subscribe to fuck! by sending 20 bucks to lee thorn at box 85571, tucson, az 85754.

and and check out this fascinating conversation between geof huth and jim andrews on the nature and definitions of digital writing.

and and and i received last week coltsfoot insularity, a collaboration between poets jess mynes and aaron tieger, which i read twice in a row. a bit more on that later.

Wednesday, December 21, 2005

the best christmas song, ever i think, is 'fairytale of new york' by the pogues. a gorgeous duet with shane macgowan and the late, great kirsty maccoll. fuck sentimentality. it is an ode to love, and the endurance of love. here is a taste.

she: you're a bum
you're a punk

he: you're an old slut on junk
lying there almost dead on a drip
in that bed

she: you scum bag
you maggot
you cheap lousy faggot
happy christmas your arse
i pray to god
it's our last

(from the album if i should fall from grace with god, 1988)

Thursday, December 15, 2005

just read this review about the poet john wilmot, earl of rochester. johnny depp portrays the poet in a movie based on his life. i just found out about it, the movie, i mean. sacramento isn't a big enough market, i guess, for it to be released theatrically so i'll have to wait until it is released on disc.

not that i'm sitting here on the edge of my seat for a movie about a poet. god knows, there have been scads of film stock wasted already about poets. each film i see about poets and poetry is worse than the last effort, either produced by mainstream studios or independents. writing, a life in writing / reading, doesn't easily lend itself to visual representation, i guess. the filmmakers are reduced to portraying just the more scandalous areas of life. it feels like a cheat.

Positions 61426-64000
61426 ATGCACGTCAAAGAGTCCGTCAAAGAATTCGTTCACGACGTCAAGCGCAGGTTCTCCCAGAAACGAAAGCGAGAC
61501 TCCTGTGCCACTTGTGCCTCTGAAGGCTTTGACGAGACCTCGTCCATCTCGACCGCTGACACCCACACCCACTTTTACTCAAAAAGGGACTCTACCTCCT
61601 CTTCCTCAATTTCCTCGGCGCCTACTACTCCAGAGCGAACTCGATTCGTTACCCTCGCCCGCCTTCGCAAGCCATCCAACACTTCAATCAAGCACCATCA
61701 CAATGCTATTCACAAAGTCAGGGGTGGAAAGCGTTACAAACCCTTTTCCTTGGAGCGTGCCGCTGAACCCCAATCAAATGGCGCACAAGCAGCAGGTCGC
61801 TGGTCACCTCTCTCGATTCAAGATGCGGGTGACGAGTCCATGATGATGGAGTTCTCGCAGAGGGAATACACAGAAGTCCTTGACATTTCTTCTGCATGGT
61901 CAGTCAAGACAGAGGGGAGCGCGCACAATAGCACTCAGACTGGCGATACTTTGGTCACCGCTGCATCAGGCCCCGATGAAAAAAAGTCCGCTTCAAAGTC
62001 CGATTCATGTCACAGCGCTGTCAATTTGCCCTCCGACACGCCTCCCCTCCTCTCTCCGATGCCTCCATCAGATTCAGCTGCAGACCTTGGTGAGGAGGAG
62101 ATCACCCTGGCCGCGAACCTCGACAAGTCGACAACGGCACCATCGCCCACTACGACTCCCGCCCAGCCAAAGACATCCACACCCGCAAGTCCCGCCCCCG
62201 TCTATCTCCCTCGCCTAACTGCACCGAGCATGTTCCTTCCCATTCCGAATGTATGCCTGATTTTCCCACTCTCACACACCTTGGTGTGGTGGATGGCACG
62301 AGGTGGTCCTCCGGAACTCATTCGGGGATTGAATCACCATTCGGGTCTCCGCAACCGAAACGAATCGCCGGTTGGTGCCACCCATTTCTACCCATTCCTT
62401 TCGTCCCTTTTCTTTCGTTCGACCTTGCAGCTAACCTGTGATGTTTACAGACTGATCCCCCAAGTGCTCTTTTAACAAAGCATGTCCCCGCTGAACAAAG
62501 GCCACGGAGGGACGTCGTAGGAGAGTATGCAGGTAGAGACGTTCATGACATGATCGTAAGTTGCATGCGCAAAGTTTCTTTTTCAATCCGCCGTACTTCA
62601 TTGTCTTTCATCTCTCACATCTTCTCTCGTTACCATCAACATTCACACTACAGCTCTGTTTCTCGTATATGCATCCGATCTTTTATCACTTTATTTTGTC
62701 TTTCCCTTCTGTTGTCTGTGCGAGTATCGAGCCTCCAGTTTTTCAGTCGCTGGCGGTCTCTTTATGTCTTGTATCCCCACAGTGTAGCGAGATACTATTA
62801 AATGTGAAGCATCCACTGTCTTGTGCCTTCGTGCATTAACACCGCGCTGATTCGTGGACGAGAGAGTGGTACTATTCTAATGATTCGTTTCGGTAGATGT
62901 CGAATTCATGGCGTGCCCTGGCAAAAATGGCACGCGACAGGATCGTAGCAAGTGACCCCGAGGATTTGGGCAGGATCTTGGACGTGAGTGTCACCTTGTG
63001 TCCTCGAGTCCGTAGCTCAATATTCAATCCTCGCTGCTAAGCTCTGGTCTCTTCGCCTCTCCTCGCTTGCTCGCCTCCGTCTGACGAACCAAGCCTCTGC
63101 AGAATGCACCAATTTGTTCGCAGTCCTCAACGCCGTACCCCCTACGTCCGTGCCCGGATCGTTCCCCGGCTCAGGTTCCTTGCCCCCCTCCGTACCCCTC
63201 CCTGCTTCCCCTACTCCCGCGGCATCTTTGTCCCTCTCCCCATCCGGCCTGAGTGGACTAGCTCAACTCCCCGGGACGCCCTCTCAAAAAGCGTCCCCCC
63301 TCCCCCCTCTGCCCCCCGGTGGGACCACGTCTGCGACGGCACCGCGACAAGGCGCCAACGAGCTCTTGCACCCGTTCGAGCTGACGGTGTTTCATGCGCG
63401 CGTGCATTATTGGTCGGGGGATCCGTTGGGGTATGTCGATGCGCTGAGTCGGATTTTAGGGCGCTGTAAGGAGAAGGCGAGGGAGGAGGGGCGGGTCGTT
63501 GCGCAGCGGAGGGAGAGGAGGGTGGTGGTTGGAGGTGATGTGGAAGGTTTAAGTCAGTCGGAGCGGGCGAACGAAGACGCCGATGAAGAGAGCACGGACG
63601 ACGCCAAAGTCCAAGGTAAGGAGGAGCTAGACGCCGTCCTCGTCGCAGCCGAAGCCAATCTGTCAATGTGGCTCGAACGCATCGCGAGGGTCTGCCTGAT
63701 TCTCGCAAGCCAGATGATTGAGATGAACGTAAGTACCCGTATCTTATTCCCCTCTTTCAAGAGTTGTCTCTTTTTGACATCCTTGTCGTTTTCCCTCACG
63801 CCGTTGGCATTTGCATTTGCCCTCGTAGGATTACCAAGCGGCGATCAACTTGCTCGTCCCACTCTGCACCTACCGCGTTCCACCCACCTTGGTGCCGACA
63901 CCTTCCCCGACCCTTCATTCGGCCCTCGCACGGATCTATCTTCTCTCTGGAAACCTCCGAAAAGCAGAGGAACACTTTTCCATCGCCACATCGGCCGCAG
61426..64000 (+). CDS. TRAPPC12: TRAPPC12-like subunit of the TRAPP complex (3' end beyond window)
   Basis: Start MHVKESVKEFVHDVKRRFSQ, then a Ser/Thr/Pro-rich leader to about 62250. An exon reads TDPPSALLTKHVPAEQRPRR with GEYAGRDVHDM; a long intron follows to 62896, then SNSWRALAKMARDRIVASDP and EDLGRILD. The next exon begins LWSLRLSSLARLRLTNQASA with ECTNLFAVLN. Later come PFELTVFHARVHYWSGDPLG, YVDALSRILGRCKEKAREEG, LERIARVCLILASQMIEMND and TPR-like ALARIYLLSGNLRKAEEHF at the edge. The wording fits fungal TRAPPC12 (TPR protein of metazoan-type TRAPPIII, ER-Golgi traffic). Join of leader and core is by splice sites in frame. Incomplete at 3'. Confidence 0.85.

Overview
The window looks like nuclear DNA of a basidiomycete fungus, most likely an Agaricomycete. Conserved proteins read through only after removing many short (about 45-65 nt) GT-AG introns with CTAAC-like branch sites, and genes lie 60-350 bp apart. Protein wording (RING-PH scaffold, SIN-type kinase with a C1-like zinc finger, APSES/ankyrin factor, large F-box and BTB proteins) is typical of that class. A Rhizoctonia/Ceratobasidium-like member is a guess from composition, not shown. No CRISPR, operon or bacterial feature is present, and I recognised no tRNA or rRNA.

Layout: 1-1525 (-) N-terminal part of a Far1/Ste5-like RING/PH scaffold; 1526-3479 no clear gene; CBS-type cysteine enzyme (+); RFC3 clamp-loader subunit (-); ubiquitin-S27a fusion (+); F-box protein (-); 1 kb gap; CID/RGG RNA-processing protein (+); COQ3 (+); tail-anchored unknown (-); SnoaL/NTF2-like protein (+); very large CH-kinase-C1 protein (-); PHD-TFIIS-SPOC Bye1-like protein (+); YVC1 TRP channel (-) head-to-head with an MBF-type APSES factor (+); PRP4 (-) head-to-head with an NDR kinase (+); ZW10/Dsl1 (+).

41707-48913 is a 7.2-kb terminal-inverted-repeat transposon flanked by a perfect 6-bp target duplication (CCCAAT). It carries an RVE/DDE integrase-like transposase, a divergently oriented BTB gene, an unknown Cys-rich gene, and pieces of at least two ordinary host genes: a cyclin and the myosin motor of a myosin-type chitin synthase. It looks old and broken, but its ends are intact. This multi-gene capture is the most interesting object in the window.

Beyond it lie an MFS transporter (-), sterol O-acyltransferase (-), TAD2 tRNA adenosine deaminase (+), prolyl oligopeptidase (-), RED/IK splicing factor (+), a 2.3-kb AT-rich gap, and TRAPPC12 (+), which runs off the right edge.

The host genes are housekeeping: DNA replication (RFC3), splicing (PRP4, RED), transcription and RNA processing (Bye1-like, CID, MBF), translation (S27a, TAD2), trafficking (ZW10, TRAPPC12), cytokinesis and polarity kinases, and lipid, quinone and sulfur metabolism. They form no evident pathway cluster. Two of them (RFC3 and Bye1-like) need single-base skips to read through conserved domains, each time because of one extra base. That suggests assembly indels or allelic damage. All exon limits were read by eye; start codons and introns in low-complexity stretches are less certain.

i recall about a decade ago going to an art theater to watch a film based on the relationship between french poets rimbaud and verlaine. rimbaud is huge in my universe, and leonardo dicaprio starred as the teenaged genius. i was nearly salivating to see the movie total eclipse. i skipped class that night and headed to the theater right after work. the theater was empty. i thought, i've never had a whole theater to myself. and was near-giddy at the prospect. but no, a couple entered the theater right when the house lights went down. and of all the empty seats to choose from, they picked seats next to mine.

i digress, but only slightly, since the experience of almost having the theater to myself mirrored the film onscreen, if only in my disappointment. dicaprio's performance was so shrill and obnoxious without the least hint of rimbaud's genius that i nearly walked out. director holland sorely needed to focus, but her direction was slack and enervating. what should have been a movie about a pair of poets whose lives were so cinematic that making a film about them should've been brilliant first-year film student projects, became a study in total boredom.

then there was a merry war, recommended to me by my friend, poet andrew sullivan. i rented that turd from the local blockbuster. anna and i watched it in bed, which was an excellent spot, since after a couple of beers i fell asleep by the third reel. there is nothing about writing in this movie, only the drooling stupidity displayed by the principals of the film. genius can't pay the rent, it seems, so don't quit yr day job. duh! however, the poet, played by richard e. grant, the long-faced suitor of steve martin's love interest in the otherwise wonderful, whimsical l.a. story, decides he can't do both so he quits period, mopes about, then quits again, before going back to his day job as an ad-copy writer where he possesses his real genius. less a cautionary tale, than pure muck. nothing about poetry, only the wretchedness of watching a couple of goofballs in love, with what i can't fathom.